Space Case

Workers demand a range of experiences in the workplace

By Zach Zaborowski April 20, 2023

Zach Zaborowski

This article originally appeared in the March/April 2023 issue of Seattle magazine.

The responsibility of the workplace is to double as a dynamic community hub where work and life intersect — always for the better. In conceptualizing the positioning of a property, owners should focus on incorporating the best elements of work, home, and hospitality into the experience, establishing the workplace as a destination.

Workers themselves are largely driving the “office of the future.” A survey by global architecture, design, and planning firm Gensler found that “office workers seek a different mix of experiences” from their work environment. In total, 83% of more than 2,000 workers surveyed said they would return to the office more if their workspaces offered more than just a desk and a chair.

Developers across the United States are transforming many iconic properties to reflect the way people want to work and interact. At EQ, we recently completed the redevelopment of 800 Fifth and the repositioning of U.S. Bank Center (USBC) — both premier buildings in downtown Seattle that should resonate with tenants and support what they are seeking in today’s environment.

The USBC project is nearly complete and includes a new street-level public retail space named Cedar Hall that was created with the modern workforce in mind. Visitors can meet for yoga, stay for lunch, and grab an espresso in one central location.

In addition to the retail and amenity updates, USBC will feature local art throughout the building and will include the reinstallation of two of the building’s largest original pieces, as well as newly curated art from more than 50 artists with ties to the Northwest arts community. The property will also include a new tenant lobby, exclusive conferencing facilities, event spaces and lounges, and a modernized fitness center.

To bring the plans to life, we partnered with local architecture and design firm SkB Architects. Kyle Gaffney, one of the company’s founders, had clear intentions for the design.

“Our vision for USBC is to connect greater Seattle with this building and its rich history,” Gaffney says. “Inspired by the grand halls of train stations and layered with a Pacific Northwest ethos, we have designed a sensory-rich environment for both USBC tenants and the Seattle community.”

Just a few blocks away is the recently completed redevelopment of 800 Fifth which, once again, is the result of a collaborative partnership with a local design firm, Olson Kundig.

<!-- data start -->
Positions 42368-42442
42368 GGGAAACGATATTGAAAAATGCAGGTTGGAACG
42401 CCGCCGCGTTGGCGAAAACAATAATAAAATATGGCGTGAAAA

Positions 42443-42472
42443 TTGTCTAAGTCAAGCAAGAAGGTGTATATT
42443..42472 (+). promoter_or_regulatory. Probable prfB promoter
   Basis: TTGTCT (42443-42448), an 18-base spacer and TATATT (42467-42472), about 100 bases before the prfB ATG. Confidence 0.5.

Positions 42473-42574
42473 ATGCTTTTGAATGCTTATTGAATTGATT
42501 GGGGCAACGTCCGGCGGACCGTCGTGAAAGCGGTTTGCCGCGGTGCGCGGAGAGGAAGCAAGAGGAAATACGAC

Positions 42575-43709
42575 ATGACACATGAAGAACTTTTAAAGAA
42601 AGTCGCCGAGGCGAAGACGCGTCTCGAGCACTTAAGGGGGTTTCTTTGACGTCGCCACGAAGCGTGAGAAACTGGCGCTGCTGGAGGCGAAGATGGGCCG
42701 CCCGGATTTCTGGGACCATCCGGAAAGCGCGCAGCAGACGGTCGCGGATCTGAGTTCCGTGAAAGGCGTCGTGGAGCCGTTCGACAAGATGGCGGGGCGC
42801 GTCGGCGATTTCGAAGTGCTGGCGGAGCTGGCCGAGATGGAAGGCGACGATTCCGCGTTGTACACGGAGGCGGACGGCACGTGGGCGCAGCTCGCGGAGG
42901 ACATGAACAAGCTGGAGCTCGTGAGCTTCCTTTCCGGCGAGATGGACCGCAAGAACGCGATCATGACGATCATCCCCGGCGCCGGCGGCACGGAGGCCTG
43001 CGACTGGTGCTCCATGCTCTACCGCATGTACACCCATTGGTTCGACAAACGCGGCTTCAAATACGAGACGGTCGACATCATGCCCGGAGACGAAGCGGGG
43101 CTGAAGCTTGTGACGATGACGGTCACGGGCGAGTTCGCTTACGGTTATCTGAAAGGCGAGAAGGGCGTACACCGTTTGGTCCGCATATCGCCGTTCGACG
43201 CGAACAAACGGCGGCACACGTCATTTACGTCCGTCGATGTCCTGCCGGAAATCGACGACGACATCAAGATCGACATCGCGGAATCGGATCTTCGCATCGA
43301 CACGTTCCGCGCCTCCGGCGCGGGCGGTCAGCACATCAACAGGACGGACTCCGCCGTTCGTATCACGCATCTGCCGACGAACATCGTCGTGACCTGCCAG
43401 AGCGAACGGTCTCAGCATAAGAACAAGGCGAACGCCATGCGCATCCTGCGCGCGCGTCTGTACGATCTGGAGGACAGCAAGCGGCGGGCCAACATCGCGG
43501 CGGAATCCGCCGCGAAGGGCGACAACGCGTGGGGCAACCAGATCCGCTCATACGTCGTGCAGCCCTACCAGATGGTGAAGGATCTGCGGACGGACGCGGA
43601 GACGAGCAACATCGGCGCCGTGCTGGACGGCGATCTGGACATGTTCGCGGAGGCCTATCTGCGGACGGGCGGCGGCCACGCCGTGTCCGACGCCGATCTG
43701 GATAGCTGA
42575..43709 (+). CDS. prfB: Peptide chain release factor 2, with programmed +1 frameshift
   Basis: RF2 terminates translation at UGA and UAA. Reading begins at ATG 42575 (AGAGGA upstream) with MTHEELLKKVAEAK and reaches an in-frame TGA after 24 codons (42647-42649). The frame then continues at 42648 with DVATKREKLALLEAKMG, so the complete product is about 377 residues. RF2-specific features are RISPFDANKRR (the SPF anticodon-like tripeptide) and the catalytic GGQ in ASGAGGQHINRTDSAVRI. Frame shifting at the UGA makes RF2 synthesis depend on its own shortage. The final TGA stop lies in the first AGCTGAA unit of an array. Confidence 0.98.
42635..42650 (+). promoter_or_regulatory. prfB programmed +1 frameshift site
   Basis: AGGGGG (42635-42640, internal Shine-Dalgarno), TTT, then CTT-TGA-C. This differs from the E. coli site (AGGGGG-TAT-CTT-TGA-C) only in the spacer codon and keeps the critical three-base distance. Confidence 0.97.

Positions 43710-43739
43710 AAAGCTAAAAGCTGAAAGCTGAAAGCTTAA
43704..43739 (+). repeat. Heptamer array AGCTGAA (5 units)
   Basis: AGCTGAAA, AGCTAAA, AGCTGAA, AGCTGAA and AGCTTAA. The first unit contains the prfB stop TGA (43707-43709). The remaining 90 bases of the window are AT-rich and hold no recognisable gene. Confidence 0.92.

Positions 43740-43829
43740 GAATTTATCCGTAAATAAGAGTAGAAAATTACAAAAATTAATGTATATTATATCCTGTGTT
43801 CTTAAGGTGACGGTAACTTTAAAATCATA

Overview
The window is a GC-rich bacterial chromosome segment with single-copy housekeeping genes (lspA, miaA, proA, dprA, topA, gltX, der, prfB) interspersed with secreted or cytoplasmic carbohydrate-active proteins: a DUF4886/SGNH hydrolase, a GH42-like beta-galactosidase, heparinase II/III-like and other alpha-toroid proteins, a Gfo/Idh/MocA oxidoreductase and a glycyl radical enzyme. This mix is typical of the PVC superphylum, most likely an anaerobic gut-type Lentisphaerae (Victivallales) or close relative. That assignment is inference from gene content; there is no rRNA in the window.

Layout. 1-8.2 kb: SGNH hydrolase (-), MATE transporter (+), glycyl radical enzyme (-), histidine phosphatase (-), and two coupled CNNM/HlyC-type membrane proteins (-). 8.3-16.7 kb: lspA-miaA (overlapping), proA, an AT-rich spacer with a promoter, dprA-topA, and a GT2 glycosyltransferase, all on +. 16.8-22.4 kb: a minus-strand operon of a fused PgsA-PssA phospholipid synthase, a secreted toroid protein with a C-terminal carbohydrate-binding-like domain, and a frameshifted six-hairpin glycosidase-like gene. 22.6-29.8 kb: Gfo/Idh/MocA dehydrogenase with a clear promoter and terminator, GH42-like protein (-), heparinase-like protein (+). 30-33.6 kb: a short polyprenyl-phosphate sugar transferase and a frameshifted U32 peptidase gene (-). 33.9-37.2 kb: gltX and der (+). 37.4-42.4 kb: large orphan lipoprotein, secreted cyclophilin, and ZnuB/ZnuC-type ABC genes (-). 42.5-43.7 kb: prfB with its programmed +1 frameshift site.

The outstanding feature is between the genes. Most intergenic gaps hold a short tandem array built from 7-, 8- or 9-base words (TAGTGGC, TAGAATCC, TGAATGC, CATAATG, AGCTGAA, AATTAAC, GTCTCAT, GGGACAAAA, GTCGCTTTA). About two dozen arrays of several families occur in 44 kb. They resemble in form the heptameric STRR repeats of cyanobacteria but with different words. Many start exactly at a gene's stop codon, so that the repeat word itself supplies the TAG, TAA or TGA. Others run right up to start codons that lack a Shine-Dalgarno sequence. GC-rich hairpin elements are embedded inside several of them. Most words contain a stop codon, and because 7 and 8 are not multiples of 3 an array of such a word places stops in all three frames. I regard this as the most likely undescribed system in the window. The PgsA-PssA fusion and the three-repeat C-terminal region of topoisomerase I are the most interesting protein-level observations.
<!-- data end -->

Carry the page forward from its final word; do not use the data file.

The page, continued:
The design approach for 800 Fifth influenced new amenities that foster collaboration, creativity, and community, including a new 16,200-square-foot entry, and a 15,800-square-foot public garden and plaza with an inviting outdoor fireplace and event space. The Class A tower sits within easy walking distance of the Seattle waterfront, Pike Place Market, and the downtown retail core.

That project offers a similar connection between workforce and community, complete with a public garden and plaza with outdoor fireplace and event space.

“Particularly important for 800 Fifth are the revitalized areas that provide spaces for both public and private uses, connecting the workforce to a reinvigorated central business district,” says Kirsten Ring Murray, FAIA, design principal at Olson Kundig.

Creating memorable experiences must be at the forefront of design plans for all properties in Seattle. Ongoing investment in downtown Seattle spans across other notable properties, including The Exchange, a 22-story, Class A high-rise office building originally completed in 1929 to house the Seattle Stock Exchange. It was converted to office space following the market crash and received landmark status in 1990.

Local art is a consistent facet at all of EQ’s Seattle properties. Some of the most powerful examples of art in the workplace are happening on the street level of major office buildings, such as 999 Third Avenue and The Exchange. We believe it is vital to include art in the workplace and give a voice to local artists from within the community.

A case study in that is Bianco Gallery at 999 Third, a multiuse exhibition space that fosters a diverse community of multi-generational artists as part of our EQ Impact platform. The program provides local artists and creators an opportunity to showcase their work through neighborhood activations at our properties.

The goal of tomorrow’s workplace should be to match the city’s vibrancy and establish community hubs, creating a place where people want to be. By highlighting the influences of art and culture, in addition to creating a connection between the building and the surrounding community, owners can create premier workplaces with access to new amenities, retail, and public gathering spaces.

Zach Zaborowski is senior vice president, Pacific Northwest Market lead, at EQ Office, a Chicago-based real estate investment company wholly owned by Blackstone’s real estate funds. EQ owns 80 office properties across the U.S.

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